For a research paper about passwords, I am looking for a source that gives an actual estimation on how many websites save their user's passwords as plain text on their servers.

Is there any study that has dealt with the problem of how websites secure their user's passwords?

  • Great question! Since there are sites that do store passwords in plain text (a horrible thing to do), it is important for us to vary our passwords by website. This way, if you have an account on such a site, a hacker or the web admin won't be able to use that same password to get into your other site accounts (bank account for example!). I hope someone is able to point you to some good statistics, I would like to know this too! – Jonathan Feb 10 '15 at 13:22
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    @Jonathan - even if a site stores hashed passwords, there is nothing to stop a malicious admin capturing your password as you login. It is important to vary passwords either way. – paj28 Feb 10 '15 at 15:16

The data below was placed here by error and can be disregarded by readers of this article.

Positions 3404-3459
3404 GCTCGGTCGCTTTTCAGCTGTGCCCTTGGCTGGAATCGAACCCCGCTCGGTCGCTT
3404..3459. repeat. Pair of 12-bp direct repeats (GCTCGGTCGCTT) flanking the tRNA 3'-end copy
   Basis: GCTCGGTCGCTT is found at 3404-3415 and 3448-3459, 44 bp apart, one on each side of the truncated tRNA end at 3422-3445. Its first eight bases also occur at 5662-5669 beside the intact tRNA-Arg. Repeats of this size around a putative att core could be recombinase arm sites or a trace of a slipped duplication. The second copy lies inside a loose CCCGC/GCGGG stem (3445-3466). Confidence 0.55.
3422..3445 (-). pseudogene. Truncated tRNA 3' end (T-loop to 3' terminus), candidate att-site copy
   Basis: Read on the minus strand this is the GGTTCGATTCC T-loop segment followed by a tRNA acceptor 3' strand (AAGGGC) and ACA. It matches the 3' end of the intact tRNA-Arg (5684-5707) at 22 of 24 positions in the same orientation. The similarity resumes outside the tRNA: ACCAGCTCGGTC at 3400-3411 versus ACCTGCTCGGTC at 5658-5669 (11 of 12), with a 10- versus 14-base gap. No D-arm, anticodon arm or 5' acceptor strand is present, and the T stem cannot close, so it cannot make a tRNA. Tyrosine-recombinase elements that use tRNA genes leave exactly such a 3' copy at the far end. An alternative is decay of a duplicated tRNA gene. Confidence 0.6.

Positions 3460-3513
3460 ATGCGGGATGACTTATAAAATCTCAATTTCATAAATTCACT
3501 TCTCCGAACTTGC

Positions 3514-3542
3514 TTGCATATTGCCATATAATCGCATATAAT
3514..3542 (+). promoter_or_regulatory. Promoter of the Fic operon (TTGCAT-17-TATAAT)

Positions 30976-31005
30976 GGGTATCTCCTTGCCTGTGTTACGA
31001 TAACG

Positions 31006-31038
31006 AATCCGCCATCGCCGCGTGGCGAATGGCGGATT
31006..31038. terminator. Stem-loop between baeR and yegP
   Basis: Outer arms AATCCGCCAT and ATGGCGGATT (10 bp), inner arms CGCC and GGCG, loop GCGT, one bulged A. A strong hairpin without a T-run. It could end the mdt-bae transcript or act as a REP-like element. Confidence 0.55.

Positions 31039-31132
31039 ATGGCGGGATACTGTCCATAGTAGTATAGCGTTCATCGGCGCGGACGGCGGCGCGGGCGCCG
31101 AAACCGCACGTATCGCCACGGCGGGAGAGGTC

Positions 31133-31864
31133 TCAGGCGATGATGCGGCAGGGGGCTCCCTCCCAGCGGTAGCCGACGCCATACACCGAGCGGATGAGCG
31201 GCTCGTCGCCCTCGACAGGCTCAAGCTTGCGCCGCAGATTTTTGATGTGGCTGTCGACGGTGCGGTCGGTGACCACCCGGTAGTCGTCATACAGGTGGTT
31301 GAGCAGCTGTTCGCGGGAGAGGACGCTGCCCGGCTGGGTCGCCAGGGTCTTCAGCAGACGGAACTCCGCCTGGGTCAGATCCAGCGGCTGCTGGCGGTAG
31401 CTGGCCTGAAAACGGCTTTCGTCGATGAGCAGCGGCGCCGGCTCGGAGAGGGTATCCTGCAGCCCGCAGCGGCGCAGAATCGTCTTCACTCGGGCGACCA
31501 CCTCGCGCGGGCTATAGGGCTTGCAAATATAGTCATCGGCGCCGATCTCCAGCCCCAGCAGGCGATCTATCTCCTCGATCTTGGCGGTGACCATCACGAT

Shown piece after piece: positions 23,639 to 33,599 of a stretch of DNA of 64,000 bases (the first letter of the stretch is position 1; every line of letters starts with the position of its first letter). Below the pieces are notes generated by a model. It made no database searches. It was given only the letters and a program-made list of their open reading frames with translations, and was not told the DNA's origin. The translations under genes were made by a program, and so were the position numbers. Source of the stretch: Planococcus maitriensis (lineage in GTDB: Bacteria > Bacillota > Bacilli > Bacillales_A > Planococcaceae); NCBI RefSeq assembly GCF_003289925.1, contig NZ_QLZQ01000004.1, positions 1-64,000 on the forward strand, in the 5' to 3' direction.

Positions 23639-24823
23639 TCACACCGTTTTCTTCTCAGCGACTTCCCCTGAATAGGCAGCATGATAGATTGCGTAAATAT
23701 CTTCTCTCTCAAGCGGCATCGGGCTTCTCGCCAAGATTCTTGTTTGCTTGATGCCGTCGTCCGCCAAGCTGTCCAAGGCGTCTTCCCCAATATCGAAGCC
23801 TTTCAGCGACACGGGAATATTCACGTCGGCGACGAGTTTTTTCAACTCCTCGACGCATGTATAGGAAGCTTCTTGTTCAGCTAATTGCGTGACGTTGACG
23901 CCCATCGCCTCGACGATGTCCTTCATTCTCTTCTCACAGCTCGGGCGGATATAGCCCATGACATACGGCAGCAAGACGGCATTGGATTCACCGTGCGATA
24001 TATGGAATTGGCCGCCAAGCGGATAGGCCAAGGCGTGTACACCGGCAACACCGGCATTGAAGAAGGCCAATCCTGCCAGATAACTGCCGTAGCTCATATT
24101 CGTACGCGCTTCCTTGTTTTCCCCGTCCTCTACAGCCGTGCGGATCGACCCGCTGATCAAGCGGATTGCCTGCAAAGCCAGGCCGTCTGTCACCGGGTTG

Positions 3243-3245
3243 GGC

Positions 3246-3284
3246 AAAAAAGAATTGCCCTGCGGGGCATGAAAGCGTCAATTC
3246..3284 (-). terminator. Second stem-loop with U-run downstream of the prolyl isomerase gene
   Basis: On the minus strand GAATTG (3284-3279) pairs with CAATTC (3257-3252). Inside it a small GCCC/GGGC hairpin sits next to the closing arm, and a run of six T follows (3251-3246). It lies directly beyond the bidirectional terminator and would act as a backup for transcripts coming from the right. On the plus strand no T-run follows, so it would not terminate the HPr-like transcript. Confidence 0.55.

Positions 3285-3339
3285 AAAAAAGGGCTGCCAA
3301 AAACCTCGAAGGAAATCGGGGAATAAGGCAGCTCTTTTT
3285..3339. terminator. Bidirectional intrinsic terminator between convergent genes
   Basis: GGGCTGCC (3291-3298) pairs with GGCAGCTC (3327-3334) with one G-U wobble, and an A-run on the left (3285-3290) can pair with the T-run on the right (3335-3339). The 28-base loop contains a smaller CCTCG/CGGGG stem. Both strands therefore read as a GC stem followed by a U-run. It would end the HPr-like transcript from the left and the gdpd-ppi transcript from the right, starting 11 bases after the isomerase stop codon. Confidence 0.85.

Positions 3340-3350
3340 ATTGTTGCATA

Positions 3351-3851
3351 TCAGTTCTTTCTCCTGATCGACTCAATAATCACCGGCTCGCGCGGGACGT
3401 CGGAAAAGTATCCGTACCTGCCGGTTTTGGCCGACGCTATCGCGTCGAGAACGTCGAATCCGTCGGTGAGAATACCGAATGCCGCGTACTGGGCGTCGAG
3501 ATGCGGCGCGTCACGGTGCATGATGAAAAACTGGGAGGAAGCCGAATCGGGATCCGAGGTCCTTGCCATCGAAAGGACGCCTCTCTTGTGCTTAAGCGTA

I do not know about any studies on this but there is a site called "Plain Text Offenders".
This site lists other sites which show signs of plain text password saving (for example, they are able to send your password back if you ask for a new one).

  • Yeah I found this website too, but either I can't handle it or there is no way to find out whether a particular site is on the list or how many sites are currently operating in this manner. – Paddre Feb 10 '15 at 12:31
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    Have a look at its 3rd Party Tools list, there you can find a "databased" version of its list: 8ack.de/plato/info There is an API with description which might be able to do what you want: 8ack.de/plato/api/list/?method=app But I am sure that's only the tip of the iceberg. – rbialon Feb 10 '15 at 12:35
  • Yeah thanks. Don't know why I haven't considered checking the 3rd party section before :O. There are also browser extensions which warn you if you are on a site that is listed there. However, I still hope that there is some research that has been done on this subject – Paddre Feb 10 '15 at 14:43
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    I'm a member of a used-to-be plaintext offender that I discovered when I reset my password. I alerted the PR department privately about why every site, no matter how insignificant the data-sensitivity, can play a role in compromising sensitive information about their users. Within a month, they were no longer offenders. :) – Andrew Hoffman Feb 10 '15 at 14:48

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